Any pharmaceutical drug can be dangerous if improperly prescribed, but in some regions methotrexate is becoming a killer for this very reason.

Killer Drugs Down Under!

It sounds like a tabloid headline or a fearmongering evening news report — but it has apparently been true for some rheumatoid arthritis (RA) patients residing in Australia.

More than 90 Australian patients over the course of 10 years have been hospitalized due to incorrect dosing of the RA drug, methotrexate. Out of these patients, at least seven have died, according to a recent study.

In the study, researchers said the overdoses were due to “patient misunderstanding,” as well as “incorrect packaging” that instructed patients — most of whom were taking methotrexate for RA or psoriatic arthritis (PsA) — to take methotrexate once per day, instead of the normal once per week.

Read More: Biosimilar ‘Knockoff’ Drug May Quell Rheumatoid Arthritis Symptoms »

The overdosing was proclaimed accidental in the study chronicled in the Medical Journal of Australia and further reported on by the New South Wales Poisons Information Centre.

Overall, 22 patients were said to have died from taking methotrexate over the 10-year period. Researchers directly attributed seven of those deaths to “erroneous daily dosing.”

The fate of the other 70 patients who were hospitalized wasn’t detailed.

The author of the methotrexate study, Dr. Rose Cairns, a senior poisons specialist at the poison center, said in a statement to the media that, “Higher or more frequent doses than prescribed can result in ulceration of the lining of the gastrointestinal tract, liver toxicity, bone marrow suppression, septicemia, and death.”

She noted in the same press statement that while she saw mistakes being made by doctors and pharmacists, some of the accidental methotrexate overdoses were because of patient error or noncompliance, perhaps due to brain fog, cognitive impairment, or failing vision.

“It’s a small tablet. It looks like a lot of other medications that people are taking and meant to be taking daily,” she said.

Read More: Oral Therapies Making a Comeback in RA Treatment »

Methotrexate is not typically a “killer drug,” but it can certainly be a dangerous drug to misuse.

In some countries it is labeled as a chemotherapy drug. Most commonly in the United States it is classified as a disease-modifying anti-rheumatic drug (DMARD) when used for RA and other rheumatic diseases. It’s labeled as an anticancer medication when used to treat various forms of cancer.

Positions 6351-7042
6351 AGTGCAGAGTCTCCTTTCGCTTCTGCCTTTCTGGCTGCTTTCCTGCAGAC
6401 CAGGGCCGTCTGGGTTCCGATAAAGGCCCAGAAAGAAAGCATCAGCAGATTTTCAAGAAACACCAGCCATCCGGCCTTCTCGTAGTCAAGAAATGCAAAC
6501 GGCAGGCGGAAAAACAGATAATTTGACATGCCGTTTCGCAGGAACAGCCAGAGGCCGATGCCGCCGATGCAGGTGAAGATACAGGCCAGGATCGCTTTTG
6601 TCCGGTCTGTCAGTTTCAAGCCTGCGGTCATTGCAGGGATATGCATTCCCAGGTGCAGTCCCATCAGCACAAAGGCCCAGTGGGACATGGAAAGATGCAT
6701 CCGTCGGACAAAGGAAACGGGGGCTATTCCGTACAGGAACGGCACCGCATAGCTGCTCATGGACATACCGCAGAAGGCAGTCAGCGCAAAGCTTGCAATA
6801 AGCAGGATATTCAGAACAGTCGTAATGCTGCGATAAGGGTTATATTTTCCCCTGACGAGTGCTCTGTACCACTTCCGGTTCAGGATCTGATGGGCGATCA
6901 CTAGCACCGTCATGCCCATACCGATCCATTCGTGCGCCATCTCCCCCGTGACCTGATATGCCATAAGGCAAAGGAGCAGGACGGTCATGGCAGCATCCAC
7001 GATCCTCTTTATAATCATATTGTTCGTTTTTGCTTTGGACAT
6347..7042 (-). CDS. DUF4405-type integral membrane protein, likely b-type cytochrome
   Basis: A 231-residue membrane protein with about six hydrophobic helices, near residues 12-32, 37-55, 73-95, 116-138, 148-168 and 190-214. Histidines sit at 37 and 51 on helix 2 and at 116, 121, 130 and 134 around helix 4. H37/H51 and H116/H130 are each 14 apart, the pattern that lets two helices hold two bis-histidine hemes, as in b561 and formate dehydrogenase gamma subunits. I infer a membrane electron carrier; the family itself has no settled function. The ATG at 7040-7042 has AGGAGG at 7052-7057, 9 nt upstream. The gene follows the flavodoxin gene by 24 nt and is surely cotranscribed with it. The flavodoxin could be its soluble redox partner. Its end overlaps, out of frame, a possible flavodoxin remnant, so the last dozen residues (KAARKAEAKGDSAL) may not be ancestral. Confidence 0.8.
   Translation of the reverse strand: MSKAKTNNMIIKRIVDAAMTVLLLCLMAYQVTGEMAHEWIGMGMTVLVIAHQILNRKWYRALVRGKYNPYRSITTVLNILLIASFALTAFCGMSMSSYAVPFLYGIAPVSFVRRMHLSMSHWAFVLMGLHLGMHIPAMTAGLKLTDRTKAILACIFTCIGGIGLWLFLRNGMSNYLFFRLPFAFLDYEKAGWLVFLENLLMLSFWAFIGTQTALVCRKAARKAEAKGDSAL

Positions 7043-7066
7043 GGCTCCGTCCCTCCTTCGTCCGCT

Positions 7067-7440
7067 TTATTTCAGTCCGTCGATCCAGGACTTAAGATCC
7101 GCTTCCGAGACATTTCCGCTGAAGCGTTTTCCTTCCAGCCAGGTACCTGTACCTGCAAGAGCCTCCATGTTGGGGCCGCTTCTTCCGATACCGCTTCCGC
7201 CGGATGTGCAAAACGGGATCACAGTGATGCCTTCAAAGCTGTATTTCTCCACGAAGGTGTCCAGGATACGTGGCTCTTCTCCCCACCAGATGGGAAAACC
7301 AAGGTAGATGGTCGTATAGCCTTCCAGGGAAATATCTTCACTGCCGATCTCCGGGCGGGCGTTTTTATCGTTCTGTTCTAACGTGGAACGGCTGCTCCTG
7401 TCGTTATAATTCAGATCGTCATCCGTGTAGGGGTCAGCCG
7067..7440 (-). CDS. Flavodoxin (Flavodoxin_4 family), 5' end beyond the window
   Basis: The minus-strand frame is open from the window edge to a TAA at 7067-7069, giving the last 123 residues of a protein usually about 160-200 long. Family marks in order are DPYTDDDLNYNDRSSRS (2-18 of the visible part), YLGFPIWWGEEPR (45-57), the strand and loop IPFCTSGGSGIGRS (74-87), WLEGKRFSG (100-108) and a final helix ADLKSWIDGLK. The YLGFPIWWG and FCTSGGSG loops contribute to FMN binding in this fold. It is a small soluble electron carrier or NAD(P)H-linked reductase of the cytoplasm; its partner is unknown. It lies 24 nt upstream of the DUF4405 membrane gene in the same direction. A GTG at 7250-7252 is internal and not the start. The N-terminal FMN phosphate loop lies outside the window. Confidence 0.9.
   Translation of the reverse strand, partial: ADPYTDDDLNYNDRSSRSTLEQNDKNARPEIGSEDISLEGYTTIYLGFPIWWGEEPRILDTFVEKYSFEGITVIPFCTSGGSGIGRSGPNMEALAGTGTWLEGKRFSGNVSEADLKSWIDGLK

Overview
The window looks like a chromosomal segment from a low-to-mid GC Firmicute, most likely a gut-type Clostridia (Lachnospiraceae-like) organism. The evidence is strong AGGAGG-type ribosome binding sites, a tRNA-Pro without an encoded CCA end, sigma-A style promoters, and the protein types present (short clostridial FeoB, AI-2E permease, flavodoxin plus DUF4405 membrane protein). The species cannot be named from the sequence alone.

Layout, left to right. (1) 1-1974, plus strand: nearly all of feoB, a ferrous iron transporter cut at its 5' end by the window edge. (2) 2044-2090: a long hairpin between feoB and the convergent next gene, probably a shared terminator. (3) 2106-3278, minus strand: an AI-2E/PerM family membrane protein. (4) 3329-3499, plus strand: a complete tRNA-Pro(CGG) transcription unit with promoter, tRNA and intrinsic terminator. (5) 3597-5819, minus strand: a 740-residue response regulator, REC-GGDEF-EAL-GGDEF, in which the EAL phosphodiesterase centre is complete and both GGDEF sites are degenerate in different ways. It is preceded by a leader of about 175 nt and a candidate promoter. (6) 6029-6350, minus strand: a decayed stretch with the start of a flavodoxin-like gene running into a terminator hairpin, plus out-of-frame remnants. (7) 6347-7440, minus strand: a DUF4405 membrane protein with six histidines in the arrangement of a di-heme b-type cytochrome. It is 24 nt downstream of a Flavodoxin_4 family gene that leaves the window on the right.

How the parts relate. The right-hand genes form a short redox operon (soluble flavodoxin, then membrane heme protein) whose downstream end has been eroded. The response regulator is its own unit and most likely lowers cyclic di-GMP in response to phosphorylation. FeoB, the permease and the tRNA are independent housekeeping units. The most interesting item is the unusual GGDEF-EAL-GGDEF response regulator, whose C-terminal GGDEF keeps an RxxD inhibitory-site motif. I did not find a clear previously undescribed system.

Methotrexate is given at a substantially higher dosage in cancer patients than it is for those with RA and similar conditions.

Many rheumatologists and medical professionals treating RA patients with methotrexate in the United States are reluctant to call it a chemotherapy drug, although some other forms of chemo are actually given for RA on a fairly regular basis.

But these same doctors are rarely hesitant to warn patients about the severity of the drug and its potential side effects.

The side effects of methotrexate can include nausea, vomiting, increased risk of infection, and hair loss. It can increase risk for lymphoma, sepsis, and liver problems.

If it’s taken more than recommended, the drug can be seriously harmful to patients, as seen in the Australian study.

Read More: New RA Treatment Specifically Targets Cartilage-Damaging Cells »

While opioid overdoses are often cited in the press, chronic pain and autoimmune patients now face new concerns as the incidence of accidental methotrexate overdoses continues to rise.

But as Dr. Gary Smith of Pennsylvania says, “The risk of overdosing on any medication is rare if it is taken correctly and as prescribed.”

That’s a good piece of advice for patients to follow, as long as doctors and pharmacies are writing and filling the proper doses.

In the Australia case, some weren’t.

Experts say patients should be careful to do their homework when it comes to starting new treatments. They should become familiarized with correct dosing procedures and terminology surrounding the drug.

“If anything raises a red flag or seems questionable when it comes to your medical treatment, follow your gut instinct and seek a second opinion,” advises health coach and patient advocate Judy Bell of New York. “It’s better safe than sorry when it comes to meds.”

Methotrexate may have resulted in some deaths, but the Arthritis Foundation still touts its relative safety and efficacy.

The nonprofit group reminds patients and doctors that the drug can be toxic, but that taking folic acid and having regular bloodwork done to monitor things is the key in managing methotrexate use safely.